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Q&A: Ben Wolstenholme, CEO of Madefire, discusses books for a digital age

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Everyone said e-readers would revolutionize books, but they mostly present static words on a screen. Here's how motion books are already transforming the age-old tome.

Tablets and smartphones bring spectacle to static stories. Video, audio, interactivity greatly enhance printed pages, and so publishers are rushing to cash in on the potential profit from the creation of a new storyform. The challenge is how to create the most engaging and innovative form. It might be too easy to just flood the digital reading experience with video, so where is the line?

This is something that the startup Madefire, based in Berkeley, CA, plans to conquer with its platform for what it calls "motion books." The company publishes comics and graphic novels, but its platform and tools to create motion books can extend out to all kinds of book genres.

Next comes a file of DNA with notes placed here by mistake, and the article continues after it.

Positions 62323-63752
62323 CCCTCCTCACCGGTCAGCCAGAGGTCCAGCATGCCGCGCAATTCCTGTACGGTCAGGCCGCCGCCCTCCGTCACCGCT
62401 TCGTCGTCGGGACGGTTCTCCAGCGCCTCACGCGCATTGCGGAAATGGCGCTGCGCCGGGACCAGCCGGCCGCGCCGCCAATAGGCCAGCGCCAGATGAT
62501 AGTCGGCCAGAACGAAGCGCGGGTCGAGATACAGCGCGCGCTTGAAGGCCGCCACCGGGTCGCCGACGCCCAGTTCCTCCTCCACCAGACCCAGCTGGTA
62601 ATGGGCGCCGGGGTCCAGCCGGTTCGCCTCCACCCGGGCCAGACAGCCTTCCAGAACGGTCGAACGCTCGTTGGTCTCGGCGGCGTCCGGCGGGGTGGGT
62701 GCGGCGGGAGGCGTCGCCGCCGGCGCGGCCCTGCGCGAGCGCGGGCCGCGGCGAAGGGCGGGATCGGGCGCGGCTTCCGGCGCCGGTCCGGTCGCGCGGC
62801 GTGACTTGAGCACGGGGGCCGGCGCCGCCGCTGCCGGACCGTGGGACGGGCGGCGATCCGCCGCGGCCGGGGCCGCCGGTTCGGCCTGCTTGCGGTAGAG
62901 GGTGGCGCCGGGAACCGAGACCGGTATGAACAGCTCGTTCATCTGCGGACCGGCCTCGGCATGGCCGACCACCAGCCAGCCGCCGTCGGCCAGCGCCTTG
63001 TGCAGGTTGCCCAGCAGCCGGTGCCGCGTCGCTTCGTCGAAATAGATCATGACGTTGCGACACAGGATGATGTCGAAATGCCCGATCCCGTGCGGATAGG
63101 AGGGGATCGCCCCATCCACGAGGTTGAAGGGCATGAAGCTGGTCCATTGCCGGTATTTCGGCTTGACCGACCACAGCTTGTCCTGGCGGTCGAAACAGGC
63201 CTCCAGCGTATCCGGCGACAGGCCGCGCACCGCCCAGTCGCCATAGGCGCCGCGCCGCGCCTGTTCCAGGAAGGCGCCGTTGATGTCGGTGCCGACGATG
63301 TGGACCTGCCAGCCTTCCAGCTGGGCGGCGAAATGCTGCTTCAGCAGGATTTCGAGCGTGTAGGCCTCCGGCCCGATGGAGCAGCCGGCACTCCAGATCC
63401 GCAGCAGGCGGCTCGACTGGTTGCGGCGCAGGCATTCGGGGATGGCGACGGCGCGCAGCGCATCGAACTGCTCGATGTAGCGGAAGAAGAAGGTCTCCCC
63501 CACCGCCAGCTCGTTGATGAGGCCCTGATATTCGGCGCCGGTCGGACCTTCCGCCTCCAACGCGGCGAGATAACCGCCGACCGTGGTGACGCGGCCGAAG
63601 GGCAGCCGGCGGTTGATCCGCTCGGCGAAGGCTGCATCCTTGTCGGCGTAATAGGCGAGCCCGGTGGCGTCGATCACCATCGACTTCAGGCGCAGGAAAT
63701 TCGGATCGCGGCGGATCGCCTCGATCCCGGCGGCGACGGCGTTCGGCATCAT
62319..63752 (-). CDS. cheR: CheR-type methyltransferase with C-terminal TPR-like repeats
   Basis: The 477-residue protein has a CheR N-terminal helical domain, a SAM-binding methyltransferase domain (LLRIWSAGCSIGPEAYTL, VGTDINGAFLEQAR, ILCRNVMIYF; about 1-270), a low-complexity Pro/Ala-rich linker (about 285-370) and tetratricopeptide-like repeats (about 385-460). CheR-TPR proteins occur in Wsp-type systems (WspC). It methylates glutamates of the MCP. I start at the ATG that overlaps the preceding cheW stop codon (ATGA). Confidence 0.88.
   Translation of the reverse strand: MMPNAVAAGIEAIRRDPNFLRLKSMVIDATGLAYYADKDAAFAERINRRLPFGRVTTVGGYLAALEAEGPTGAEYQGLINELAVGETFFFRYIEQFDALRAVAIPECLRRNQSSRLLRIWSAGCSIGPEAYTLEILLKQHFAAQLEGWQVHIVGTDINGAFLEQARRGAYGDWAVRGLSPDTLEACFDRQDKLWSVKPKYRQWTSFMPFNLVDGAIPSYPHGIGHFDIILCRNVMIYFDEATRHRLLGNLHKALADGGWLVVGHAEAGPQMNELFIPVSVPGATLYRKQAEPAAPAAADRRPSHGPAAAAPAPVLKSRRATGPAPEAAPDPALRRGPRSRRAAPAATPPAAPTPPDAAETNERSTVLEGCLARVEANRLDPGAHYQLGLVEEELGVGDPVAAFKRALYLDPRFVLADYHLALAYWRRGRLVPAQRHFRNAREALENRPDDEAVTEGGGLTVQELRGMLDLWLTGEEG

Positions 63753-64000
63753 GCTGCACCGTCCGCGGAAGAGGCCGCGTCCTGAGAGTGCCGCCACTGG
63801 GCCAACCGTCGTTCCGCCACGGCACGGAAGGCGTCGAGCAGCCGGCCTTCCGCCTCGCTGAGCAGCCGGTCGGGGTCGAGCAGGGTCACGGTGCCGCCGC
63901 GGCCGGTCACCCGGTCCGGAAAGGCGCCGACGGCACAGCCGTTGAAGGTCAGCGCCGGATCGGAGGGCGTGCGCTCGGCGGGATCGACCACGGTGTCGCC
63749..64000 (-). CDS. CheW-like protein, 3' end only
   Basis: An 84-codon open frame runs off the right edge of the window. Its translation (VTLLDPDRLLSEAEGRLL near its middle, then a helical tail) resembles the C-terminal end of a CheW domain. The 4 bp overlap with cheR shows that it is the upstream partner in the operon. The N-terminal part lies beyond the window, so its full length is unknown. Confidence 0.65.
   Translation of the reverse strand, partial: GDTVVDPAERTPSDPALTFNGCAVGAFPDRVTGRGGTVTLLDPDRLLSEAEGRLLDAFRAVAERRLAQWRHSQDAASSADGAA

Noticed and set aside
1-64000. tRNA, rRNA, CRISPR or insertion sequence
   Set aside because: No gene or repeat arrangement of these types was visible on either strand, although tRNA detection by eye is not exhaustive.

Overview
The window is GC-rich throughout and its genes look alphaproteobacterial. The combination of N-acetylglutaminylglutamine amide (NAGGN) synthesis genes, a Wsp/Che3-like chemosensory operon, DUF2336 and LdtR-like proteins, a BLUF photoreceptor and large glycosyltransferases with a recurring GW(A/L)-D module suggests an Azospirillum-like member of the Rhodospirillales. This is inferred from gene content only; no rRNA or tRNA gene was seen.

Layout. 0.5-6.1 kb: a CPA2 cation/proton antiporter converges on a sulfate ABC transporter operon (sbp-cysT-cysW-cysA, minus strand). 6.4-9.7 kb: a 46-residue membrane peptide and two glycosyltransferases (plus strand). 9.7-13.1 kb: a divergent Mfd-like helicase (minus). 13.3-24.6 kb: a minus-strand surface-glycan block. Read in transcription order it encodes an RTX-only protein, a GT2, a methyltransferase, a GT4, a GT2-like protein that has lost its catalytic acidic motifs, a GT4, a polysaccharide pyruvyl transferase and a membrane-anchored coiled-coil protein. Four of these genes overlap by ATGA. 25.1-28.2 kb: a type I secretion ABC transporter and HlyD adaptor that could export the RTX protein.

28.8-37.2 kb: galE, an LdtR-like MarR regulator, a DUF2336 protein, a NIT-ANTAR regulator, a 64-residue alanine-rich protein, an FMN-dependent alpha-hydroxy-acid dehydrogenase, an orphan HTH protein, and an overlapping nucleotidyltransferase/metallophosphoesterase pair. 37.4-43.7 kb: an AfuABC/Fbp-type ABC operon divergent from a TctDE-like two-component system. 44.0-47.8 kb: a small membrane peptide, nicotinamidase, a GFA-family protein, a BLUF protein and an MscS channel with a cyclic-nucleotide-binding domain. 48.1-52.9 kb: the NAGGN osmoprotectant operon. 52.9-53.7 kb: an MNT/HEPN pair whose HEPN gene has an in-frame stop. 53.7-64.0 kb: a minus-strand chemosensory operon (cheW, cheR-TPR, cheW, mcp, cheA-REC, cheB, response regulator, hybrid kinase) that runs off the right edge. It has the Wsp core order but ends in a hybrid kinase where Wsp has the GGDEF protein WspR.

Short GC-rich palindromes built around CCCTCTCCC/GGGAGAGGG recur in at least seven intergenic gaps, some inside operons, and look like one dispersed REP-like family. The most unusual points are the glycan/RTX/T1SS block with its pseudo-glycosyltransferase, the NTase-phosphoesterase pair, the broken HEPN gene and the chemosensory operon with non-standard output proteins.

Madefire's motion books take on a traditional comic book sequence and narrative form, but include slight animation. For instance, in each scene the characters might slide from left to right or a background might fade in, all the while descriptive prose and dialogue play out the narrative in classic thought bubble form. Audio only provides an atmospheric background. Of course, to get a real sense of motion books they must be experienced, and can be sampled here.

SmartPlanet spoke with CEO Ben Wolstenholme about motion books and why it's important, in the digital age, to preserve the control of the reader and perhaps most importantly, preserve the reader's imagination. Madefire's platform does not produce static stories, but nor is it Pixar. Wolstenholme says just turning comics into video and animation may rob the reader of their imagination and so also robs the key ingredient that makes books so magical.